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00:50:00
Cheryl E. Leonard is a composer, performer, and instrument builder who creates instruments from unusual raw materials—everything from glass shards and pinecones to glaciers and box springs. Here she performs Selections from Antarctica: Music from the Ice with Phillip Greelief, as part of the Exploratorium’s Resonance series.

00:01:50
Take a good look around: The ho-hum spots you inhabit every day are actually secret laboratories full of fascinating and eye-popping amazement—from the instant you wake up to the time you nod off at night! Discover these awe-inspiring scientific playgrounds with Exploralab—the hands-on, action-packed activity guide from the world's most beloved and fun-filled laboratory, the Exploratorium, in San Francisco. Exploralab contains tons of way-cool tools of inquiry to help kids get in on the science fun, including: a magnifier, reflective paper, fabric swatches, an eraseable whiteboard, textured paper, a spinning disc, polarizing filters, colored acetate sheets, and glow-in-the-dark ink!

00:12:21
Musician and comedian Reggie Watts improvises in the Sound Column at the Exploratorium's former home using only his voice and a looping machine.

00:32:46
Discover the Tibetan Buddhist view of the mind with Geshe Lhakdor. He discusses how awareness and sensory information (sight, sound, smell, taste, and touch) are perceived through different forms of consciousness, and how Buddhist practitioners investigate their inner mental experiences to better understand their experience of the world around them.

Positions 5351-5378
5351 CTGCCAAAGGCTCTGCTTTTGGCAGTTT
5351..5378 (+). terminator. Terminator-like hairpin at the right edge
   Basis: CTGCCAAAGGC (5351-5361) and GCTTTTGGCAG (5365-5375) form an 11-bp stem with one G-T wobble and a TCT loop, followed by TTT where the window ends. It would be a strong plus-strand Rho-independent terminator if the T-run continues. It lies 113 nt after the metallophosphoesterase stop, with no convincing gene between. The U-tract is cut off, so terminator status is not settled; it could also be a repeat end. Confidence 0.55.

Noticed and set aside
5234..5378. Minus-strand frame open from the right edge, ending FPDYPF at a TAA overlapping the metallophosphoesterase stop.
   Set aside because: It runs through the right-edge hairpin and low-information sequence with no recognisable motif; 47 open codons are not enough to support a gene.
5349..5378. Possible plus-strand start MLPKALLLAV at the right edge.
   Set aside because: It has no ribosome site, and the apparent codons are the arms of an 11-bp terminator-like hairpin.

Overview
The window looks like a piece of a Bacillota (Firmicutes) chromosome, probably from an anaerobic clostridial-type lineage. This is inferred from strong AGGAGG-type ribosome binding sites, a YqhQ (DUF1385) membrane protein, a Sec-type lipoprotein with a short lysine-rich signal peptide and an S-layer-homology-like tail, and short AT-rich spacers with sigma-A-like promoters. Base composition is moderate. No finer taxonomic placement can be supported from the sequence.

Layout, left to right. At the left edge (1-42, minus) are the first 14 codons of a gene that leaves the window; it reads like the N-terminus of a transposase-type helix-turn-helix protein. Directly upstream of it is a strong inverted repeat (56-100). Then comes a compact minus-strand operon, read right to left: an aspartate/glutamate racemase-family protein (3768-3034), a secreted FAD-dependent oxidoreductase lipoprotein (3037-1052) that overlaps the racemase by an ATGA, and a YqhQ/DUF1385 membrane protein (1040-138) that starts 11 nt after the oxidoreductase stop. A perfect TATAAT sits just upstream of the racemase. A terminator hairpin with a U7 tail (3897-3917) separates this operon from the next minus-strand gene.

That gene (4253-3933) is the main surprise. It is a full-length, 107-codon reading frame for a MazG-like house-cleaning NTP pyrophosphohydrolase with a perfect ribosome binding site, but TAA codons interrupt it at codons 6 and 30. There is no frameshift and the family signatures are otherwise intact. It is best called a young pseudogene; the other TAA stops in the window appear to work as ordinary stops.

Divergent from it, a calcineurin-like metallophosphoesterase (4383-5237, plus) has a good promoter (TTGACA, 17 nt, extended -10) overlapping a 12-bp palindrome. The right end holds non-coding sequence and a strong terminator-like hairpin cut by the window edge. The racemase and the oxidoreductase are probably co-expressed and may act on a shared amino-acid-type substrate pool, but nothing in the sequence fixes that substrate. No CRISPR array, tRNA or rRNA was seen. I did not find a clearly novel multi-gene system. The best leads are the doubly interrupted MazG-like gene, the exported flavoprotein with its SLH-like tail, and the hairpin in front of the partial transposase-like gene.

01:23:00
In this gem from 1990, we get a brief peek into the flourishing mind of German-born composer/sculptor Trimpin, a MacArthur "genius" award winner and the subject of a recent feature documentary. He chronicles his unique adventures through sound and music making, takes audience questions, and stages modified versions of his musical installations in front of the live audience.

00:08:39
Geeks have strange hobbies. Staff physicist Paul Doherty plays the corrugated plastic tube, also known as a “whirly,” and explains the surprising science behind the sound.

00:09:39
Exploratorium staff physicist Thomas Humphrey divulges a clever way to measure the speed of sound, and he explains how he’s used that information to measure things in the world.

00:05:23
Our host, Stephanie Chasteen, shares some more fun facts and activities having to do with the science of sound.

00:00:51
An introduction to how to make your own simple speaker, which transmits sound from a radio or MP3 player and demonstrates the principles of electromagnetism and vibration.

00:06:43
A detailed demonstration of how to make a cup speaker, including a discussion of materials needed.